This year, OOTB is producing three mainstage productions: The Pink Unicorn, Dance Me, and Baby. Pink Unicorn, written by playwright Elise Forier Edie and directed by Amy Jones, recently opened to rave reviews and stars Tony award winner Alice Ripley. Choosing this play for the season was no hard feat for Flemming: “I wanted to do Pink Unicorn straight off the bat. I saw it [at Urban Stages produced by Off the Wall Theatre company], and I thought it was incredible. [I] wanted to shake things up with this topic with the transgender community and the conservative views.”

The piece, a one-woman show, is about a mother whose child has come out as genderqueer. The irony is that she is a devout Christian and conservative. (Full disclosure: the show is absolutely exquisite and life-affirming. You would be a fool to miss it.)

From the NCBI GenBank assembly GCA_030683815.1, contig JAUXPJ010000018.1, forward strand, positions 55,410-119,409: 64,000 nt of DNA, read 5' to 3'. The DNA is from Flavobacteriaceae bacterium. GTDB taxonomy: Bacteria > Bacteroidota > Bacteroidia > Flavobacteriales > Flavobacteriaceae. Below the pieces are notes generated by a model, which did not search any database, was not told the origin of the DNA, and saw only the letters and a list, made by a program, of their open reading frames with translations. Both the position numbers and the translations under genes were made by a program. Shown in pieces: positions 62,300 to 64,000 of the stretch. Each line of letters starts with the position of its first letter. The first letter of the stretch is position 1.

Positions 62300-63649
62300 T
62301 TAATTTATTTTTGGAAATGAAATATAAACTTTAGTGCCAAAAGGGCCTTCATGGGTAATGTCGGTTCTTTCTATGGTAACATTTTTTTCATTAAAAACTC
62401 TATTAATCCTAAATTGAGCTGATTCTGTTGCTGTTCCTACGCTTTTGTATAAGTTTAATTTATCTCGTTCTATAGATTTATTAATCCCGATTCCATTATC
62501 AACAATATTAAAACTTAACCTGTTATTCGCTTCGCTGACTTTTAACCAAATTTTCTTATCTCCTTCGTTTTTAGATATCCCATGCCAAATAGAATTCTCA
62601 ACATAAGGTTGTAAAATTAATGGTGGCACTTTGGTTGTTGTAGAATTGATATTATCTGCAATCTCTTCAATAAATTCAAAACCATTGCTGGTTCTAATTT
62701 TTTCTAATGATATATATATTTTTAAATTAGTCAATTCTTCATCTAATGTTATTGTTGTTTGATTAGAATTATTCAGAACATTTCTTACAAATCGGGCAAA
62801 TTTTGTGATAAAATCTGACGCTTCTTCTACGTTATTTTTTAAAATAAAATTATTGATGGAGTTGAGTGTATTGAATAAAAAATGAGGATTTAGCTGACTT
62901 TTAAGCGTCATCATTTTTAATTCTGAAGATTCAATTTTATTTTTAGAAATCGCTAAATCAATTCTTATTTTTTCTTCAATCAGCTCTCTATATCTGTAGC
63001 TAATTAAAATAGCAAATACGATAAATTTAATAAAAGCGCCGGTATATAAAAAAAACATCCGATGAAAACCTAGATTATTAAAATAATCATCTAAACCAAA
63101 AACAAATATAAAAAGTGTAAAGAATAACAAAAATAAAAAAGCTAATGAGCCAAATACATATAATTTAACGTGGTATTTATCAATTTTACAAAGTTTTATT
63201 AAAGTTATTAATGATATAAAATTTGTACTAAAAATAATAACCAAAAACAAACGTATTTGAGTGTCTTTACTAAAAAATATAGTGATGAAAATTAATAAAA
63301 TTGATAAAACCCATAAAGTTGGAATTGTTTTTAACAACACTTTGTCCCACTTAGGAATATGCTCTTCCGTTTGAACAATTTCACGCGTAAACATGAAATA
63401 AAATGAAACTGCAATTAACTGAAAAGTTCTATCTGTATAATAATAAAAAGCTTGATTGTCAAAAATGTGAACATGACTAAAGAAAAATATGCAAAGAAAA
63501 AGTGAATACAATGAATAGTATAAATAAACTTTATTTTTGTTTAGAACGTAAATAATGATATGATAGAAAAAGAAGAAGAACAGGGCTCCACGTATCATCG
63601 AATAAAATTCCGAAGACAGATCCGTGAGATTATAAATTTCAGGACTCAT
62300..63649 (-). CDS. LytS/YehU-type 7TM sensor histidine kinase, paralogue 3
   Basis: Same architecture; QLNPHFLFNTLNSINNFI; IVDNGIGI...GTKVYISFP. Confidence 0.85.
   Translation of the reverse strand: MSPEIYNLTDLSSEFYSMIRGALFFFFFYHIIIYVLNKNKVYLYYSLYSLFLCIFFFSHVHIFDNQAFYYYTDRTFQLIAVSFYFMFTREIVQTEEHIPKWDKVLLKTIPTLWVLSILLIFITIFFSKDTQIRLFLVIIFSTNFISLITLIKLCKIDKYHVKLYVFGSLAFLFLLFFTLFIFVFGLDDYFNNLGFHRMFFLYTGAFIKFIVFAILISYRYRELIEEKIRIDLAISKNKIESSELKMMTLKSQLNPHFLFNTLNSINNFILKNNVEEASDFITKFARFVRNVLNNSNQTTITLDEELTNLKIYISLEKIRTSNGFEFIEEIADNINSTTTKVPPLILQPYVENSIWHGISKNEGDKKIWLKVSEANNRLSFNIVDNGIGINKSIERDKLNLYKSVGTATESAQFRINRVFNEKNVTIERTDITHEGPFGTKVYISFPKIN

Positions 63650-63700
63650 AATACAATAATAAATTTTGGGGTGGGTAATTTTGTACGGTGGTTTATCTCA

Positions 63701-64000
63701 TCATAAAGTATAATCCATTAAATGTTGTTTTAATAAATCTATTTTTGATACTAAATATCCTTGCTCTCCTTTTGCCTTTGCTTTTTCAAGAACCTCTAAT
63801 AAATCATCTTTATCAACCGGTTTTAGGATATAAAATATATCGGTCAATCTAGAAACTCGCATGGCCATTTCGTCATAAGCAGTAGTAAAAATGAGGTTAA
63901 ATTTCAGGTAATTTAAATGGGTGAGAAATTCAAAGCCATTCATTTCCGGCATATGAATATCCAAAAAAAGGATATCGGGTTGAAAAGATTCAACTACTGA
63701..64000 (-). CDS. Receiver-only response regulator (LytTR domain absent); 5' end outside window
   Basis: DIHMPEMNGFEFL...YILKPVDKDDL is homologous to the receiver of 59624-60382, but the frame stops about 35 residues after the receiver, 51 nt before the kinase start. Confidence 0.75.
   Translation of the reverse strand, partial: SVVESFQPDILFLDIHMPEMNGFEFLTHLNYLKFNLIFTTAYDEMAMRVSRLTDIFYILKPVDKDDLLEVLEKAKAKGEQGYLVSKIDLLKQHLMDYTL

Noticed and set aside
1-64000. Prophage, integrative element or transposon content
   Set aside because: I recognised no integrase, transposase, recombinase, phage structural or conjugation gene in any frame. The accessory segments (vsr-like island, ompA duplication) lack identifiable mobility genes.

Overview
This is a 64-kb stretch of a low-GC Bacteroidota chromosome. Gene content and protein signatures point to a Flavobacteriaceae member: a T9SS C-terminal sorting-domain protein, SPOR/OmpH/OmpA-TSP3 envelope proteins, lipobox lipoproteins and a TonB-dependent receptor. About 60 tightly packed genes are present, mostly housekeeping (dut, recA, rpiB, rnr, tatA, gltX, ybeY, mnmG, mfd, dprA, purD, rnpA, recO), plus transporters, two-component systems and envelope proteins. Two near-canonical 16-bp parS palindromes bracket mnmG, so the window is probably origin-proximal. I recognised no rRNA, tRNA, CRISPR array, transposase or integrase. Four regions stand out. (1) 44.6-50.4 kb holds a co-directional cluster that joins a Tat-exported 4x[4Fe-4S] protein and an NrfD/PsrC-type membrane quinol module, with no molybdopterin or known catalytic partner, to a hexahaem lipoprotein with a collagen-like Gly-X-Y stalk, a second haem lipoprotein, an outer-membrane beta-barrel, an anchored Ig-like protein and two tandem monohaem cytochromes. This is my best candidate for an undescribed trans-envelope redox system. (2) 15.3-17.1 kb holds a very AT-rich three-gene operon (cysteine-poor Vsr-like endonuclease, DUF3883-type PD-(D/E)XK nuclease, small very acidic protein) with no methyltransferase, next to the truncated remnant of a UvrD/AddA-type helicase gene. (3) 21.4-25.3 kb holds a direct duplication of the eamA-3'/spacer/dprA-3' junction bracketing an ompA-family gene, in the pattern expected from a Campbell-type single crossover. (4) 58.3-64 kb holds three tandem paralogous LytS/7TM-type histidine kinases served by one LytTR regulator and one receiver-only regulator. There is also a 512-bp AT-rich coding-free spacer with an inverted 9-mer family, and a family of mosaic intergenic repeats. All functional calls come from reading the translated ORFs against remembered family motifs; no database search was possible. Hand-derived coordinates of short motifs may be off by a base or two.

The LGBTQ community and its representation in the arts is a subject that Flemming feels quite strongly about, and she wanted to incorporate the representation of those who identify on this spectrum, particularly those who who do not identify within traditional gender roles, into the current season.

Getting Ripley to do the show turned out to be easier than one may think. Flemming knew that, being a one-woman show, Pink Unicorn would be a hard sell without a name. “I knew I wanted to use Alice Ripley – she’s on our advisory board and is a huge fan of OOTB. She got involved because a friend of mine sent her a [Facebook] message. We were trying to find someone with a name to kick off our season at Alice’s Tea Cup. She did it because she liked our mission. It was real luck. I always wanted to use her, but I hadn’t found anything that I thought would really shine for her.”

Flemming also wanted Ripley to participate in a story that the actress herself felt compelled to tell. She emailed her the script and got a text from Ripley about four hours later saying she loved it and wanted to do the piece.